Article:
Second, the vocational expert further qualified under later questioning the availability of these types of jobs. He testified that only one-fourth or one-third of the employers who have these types of jobs hire people with physical handicaps. Most employers are reluctant to hire employees that might present workman's compensation problems and therefore increase insurance rates. Additionally, he pointed out that most employers discriminate in hiring older workers. Most employers prefer to hire younger people in order to pay lower wages while getting possibly higher production. The expert also pointed out that these jobs are 75% filled on a regular basis.

Third, the vocational expert was asked whether he included a degree of pain in the assumptions on which he based his answer. He replied:

Yes, I did include the pain. I must confess, though, that I am unable to really know what weight to assign that pain. I think that is one of the ultimate decisions that will be reached by someone other than myself. I did go on the assumption that the pain was present, but that since certain functions could be performed with or without pain present, that the pain might not necessarily preclude these jobs from being performed. A finding to the opposite might well be found, but since it was not overly emphasized, I gave it perhaps less weight.

Furthermore, he testified that if the appellant's allegations of pain are taken as true, she would be absolutely unemployable.6

No other evidence was produced on this precise contention. Taking into account the qualifications which the vocational expert placed upon his earlier testimony, it seems clear to us that the Secretary failed to carry his burden of showing by substantial evidence that work for which the appellant is qualified is available in significant numbers in the national economy as defined in the Act.

The judgment of the district court is reversed, and the action is remanded for the entry of judgment in appellant's favor.


The record also reflects that on May 13, 1966, she received a lump sum settlement of her workman's compensation claim of $17,500 from her employer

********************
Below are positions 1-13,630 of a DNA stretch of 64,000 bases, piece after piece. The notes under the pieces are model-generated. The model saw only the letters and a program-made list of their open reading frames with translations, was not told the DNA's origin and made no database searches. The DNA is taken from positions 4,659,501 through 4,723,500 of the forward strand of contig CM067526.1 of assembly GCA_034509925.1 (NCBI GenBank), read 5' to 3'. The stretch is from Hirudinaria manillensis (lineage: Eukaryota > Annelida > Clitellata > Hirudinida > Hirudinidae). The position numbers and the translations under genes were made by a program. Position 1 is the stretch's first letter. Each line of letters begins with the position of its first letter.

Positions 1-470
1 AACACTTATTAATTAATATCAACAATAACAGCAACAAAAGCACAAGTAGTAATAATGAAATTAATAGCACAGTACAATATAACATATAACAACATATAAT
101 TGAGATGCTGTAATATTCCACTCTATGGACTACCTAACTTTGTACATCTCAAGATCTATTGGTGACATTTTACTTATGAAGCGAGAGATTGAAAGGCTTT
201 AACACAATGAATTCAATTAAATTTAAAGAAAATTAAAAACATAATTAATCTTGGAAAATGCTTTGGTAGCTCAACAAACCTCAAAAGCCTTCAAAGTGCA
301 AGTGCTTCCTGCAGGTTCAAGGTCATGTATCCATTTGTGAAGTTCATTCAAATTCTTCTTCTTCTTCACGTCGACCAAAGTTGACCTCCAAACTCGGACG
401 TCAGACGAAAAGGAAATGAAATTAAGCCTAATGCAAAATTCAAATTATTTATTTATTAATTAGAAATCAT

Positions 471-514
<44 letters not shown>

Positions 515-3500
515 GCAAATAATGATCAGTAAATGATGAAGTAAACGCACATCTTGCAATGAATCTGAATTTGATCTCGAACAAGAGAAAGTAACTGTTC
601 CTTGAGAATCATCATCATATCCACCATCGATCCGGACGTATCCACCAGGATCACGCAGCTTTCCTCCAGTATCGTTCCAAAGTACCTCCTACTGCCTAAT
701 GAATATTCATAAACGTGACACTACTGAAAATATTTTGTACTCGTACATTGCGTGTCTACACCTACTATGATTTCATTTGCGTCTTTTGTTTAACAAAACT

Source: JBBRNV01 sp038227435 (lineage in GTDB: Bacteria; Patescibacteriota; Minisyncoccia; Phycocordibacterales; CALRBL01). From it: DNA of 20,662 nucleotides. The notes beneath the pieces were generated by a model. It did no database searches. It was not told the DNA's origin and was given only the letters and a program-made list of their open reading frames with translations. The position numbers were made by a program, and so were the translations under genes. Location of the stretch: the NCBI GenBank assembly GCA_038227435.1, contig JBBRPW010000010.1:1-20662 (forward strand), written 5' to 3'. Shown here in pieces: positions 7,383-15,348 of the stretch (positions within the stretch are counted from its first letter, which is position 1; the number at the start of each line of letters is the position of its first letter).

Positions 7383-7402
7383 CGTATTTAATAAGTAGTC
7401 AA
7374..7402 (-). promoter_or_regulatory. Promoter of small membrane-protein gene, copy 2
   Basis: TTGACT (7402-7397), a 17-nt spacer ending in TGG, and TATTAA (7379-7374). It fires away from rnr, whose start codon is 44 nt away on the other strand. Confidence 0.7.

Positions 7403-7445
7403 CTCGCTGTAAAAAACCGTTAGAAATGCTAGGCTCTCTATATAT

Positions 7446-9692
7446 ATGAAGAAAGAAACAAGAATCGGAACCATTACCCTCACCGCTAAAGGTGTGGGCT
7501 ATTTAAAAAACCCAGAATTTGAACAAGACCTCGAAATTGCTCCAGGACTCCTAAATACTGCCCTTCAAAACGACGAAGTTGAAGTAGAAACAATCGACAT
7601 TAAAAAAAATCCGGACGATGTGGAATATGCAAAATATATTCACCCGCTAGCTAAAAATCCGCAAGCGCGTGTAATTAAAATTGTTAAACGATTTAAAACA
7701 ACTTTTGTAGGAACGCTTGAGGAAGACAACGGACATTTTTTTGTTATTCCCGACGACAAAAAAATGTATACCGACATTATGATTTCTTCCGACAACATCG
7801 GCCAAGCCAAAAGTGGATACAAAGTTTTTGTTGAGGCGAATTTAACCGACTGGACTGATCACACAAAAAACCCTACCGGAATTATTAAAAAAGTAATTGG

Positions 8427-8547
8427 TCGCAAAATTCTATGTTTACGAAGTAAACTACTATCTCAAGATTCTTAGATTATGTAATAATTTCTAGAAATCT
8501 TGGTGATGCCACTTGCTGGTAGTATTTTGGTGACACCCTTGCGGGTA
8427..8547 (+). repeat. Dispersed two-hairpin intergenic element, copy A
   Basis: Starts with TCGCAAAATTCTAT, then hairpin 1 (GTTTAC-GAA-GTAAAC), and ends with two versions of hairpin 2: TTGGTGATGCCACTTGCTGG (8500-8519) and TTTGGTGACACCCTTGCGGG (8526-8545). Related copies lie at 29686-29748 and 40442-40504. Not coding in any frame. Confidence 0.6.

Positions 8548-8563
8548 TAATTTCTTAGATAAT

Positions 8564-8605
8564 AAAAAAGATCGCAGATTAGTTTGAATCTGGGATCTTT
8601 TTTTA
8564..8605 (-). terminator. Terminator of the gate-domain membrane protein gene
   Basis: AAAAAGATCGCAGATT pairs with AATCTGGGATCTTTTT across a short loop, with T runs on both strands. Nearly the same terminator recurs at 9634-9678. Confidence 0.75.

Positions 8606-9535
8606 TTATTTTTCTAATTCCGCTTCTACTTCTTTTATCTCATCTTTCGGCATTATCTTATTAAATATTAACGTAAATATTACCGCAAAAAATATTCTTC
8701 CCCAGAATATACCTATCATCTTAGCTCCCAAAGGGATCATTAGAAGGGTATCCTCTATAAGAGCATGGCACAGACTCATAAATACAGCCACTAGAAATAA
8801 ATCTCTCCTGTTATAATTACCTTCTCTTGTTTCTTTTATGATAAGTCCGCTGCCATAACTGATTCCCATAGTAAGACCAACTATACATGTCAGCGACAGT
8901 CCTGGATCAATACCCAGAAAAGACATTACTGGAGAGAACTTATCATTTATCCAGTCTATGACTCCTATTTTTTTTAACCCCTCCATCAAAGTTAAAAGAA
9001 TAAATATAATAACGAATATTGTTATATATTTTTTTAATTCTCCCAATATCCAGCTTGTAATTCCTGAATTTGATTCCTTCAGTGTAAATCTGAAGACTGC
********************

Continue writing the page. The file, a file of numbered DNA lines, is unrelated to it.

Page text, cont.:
It is well established in this Circuit that the appellant has carried her burden of proof if she shows that she is unable to perform her former job due to her disability. See Jenkins v. Gardner, 430 F.2d 243 (6th Cir. 1970); May v. Gardner, 362 F.2d 616 (6th Cir. 1966); Massey v. Celebrezze, 345 F.2d 146 (6th Cir. 1965)


The hearing examiner is, of course, the judge of the credibility of the witnesses before him. See Moon v. Celebrezze, 340 F.2d 926 (7th Cir. 1965)

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42 U.S.C. Sec. 423 (d) (2) (A) provides:

(A) an individual (except a widow, surviving divorced wife, or widower for purposes of section 402(e) or (f) of this title) shall be determined to be under a disability only if his physical or mental impairment or impairments are of such severity that he is not only unable to do his previous work but cannot, considering his age, education and work experience, engage in any other kind of substantial gainful work which exists in the national economy, regardless of whether such work exists in the immediate area in which he lives, or whether a specific job vacancy exists for him, or whether he would be hired if he applied for work. For purposes of the preceding sentence (with respect to any individual), "work which exists in the national economy" means work which exists in significant numbers either in the region where such individual lives or in several regions of the country.


The vocational expert testified that in Detroit with a metropolitan population of about three million people, jobs for which the appellant would qualify would number between 750 and 1000. The total number of light factory jobs in the area would number from 50,000 to 100,000. The percentages in the text are based on these figures. These percentages, however, may not be representative of the availability of these jobs throughout the country, because Detroit is more heavily industrialized


The hearing examiner's findings on the degree of pain that the appellant suffers are at best equivocal. It is obvious that the hearing examiner did not feel that the appellant's pain was disabling, so as to prevent her from engaging in light factory work. The subjective allegations of pain must be taken into account if the impairment which she alleges is "demonstrable by medically accepted clinical and laboratory diagnostic techniques." 42 U.S.C. Sec. 423 (d) (3) (1971). See, e. g., Haskins v. Finch, 307 F.Supp. 1272 (D.C.Mo. 1969). The hearing examiner did find:

As testimony brought out by the medical advisor psychiatrist, the pain threshold varies with individuals and in reality there is no objective measurement. The hearing examiner believes it would be unrealistic to accept the claimant's selfserving statements as to the degree of pain, without some corroboration in the medical records. It must be noted in this case that we are not dealing with a case of continuous intractable pain.

If this passage is to be taken to mean that the appellant's allegations of pain are not supported by the medical record, the hearing examiner is in error. All medical reports in the record tend to support the appellant's testimony as to pain.